Figure 1. CRISPR-Cas12a-based detection of SARS-CoV-2 harboring the E484K mutation. (A) World map showing the origin of SARS-CoV-2 (in China) and the appearance of the E484K mutation in the variants of concern Beta (in South Africa), Gamma (in Brazil), and evolved Alpha (in UK). The patient samples analyzed in this work are from Valencia (Spain). On the bottom, structural model of the spike protein (mutation E484K colored in orange and pointed by an arrow). (B) Schematics of the reaction of amplification by RT-PCR and detection by CRISPR-Cas12a. A dsDNA amplicon from the SARS-CoV-2 S gene was generated with appropriately designed primers. The E484K mutation creates a PAM sequence for Cas12a recognition in the resulting dsDNA amplicon. (C) Fluorescence-based characterization of the detection with synthetic dsDNA molecules (at 30 min). (D) Fluorescence-based characterization of the detection with synthetic dsDNA molecules at different concentrations (at 30 min). In the inset, fold change in fluorescence upon detection of the E484K mutation. (E) Time-course characterization of the detection (synthetic dsDNA at 10 nM). In the inset, collateral cleavage rate, as the slope of the linear regression between fluorescence and time (from 10 to 40 min). (F) Detection of SARS-CoV-2 (N gene) in patient samples by RT-qPCR with the CDC primers (n = 2). A CT of infinity means no amplification. Co is a control sample without virus. (G) Detection of SARS-CoV-2 (S gene) by RT-PCR followed by CRISPR-Cas12a. Error bars correspond to standard deviations in all cases (n = 3). *Statistical significance (Welch’s t-test, two-tailed P < 0.05). (H) Sequencing chromatograms of S gene from two different patient samples. On the top, virus with the original residue in spike (patient P1). On the bottom, virus harboring the E484K mutation (patient P4). The substitution of guanine by adenine is framed in red.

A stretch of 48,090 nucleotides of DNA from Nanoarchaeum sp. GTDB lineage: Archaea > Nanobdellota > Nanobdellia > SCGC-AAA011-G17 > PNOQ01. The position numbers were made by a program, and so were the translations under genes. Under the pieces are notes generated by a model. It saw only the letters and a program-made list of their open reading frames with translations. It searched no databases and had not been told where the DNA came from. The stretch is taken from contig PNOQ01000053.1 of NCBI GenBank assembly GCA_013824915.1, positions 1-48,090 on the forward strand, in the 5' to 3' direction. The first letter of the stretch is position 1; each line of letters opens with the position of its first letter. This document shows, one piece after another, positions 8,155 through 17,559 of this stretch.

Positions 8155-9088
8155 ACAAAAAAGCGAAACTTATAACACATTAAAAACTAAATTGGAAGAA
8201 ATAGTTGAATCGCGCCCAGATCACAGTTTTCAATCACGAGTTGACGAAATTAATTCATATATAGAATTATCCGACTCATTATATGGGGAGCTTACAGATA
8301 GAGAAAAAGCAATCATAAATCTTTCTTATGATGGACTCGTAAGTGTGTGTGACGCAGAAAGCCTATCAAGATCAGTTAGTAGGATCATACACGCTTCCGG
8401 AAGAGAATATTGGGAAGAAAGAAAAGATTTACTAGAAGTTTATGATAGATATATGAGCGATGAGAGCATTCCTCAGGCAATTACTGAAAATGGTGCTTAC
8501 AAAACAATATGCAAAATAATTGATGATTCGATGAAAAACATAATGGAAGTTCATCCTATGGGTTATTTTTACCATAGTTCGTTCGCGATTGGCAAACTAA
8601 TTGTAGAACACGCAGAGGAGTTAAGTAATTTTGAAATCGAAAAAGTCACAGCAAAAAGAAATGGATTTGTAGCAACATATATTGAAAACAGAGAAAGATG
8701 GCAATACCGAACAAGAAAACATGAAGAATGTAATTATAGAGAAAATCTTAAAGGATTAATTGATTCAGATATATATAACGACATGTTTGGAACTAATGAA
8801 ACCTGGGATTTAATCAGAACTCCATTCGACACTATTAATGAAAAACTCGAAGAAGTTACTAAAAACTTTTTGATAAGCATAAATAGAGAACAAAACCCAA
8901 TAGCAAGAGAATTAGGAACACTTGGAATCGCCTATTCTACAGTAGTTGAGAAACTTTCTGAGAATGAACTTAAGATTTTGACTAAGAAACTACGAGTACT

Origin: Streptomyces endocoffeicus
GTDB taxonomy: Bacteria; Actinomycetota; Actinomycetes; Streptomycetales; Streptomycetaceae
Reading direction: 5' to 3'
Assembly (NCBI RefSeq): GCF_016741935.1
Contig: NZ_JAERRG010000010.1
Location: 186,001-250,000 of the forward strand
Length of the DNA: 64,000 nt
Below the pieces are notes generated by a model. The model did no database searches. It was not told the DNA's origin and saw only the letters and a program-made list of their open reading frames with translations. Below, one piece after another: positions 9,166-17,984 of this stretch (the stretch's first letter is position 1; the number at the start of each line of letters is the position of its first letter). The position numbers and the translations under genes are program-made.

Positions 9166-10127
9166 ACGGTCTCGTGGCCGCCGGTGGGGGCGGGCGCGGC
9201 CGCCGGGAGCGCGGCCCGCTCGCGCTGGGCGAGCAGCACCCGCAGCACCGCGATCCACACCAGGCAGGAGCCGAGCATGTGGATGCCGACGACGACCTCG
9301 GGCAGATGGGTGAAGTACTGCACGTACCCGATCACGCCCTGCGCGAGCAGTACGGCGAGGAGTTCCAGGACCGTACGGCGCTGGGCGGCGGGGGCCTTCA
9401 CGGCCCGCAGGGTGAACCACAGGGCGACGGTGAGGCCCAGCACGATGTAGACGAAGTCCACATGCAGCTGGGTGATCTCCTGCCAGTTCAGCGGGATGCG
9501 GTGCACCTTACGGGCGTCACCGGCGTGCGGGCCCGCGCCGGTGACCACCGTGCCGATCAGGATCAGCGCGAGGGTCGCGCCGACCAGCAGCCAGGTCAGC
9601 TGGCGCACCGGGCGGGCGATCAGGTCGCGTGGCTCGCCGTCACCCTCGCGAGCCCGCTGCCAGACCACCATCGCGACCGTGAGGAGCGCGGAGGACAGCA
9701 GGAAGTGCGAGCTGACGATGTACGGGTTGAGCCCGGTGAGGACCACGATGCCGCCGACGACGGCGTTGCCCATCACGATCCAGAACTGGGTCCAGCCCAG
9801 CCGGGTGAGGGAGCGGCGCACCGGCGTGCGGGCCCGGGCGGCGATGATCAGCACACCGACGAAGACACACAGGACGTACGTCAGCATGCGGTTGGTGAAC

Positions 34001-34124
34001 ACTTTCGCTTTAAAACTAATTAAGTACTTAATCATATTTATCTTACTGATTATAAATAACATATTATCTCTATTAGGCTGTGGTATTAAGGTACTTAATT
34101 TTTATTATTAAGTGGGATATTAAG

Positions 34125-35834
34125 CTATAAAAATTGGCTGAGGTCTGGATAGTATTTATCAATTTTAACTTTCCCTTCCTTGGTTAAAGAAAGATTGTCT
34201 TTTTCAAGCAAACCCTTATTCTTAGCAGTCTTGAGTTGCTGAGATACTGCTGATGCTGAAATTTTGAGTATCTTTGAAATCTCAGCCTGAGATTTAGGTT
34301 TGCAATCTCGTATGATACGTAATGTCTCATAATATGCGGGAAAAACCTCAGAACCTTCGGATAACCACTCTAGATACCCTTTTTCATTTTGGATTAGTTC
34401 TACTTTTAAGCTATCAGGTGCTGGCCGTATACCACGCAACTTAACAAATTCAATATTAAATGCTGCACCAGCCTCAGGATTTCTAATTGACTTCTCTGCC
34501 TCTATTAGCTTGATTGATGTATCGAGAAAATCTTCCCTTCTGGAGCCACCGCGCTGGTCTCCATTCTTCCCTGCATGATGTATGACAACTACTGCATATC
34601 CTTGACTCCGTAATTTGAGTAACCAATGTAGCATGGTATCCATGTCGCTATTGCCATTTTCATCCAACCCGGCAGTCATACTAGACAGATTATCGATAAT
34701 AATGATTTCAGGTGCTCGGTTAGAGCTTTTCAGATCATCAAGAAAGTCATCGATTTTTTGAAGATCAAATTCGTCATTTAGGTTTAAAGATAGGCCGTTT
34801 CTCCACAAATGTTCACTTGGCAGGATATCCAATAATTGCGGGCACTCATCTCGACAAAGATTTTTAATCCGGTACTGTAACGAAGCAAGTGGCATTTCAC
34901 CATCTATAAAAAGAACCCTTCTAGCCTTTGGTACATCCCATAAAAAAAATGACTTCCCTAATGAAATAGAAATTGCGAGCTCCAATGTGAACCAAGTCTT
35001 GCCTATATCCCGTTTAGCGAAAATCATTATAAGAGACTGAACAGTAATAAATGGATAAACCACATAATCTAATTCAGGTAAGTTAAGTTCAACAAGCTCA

In this work, we applied the CRISPR-Cas12a system, in combination with reverse transcription polymerase chain reaction (RT-PCR), to identify infections caused by variants that harbor the E484K mutation without the need of sequencing. Notably, the CRISPR-Cas12a system was already applied to detect SARS-CoV-2 in clinical samples. (8) In the current context in which several variants of concern are emerging and causing outbreaks, enlarging its applicability to the epidemiological surveillance of key mutations seems relevant.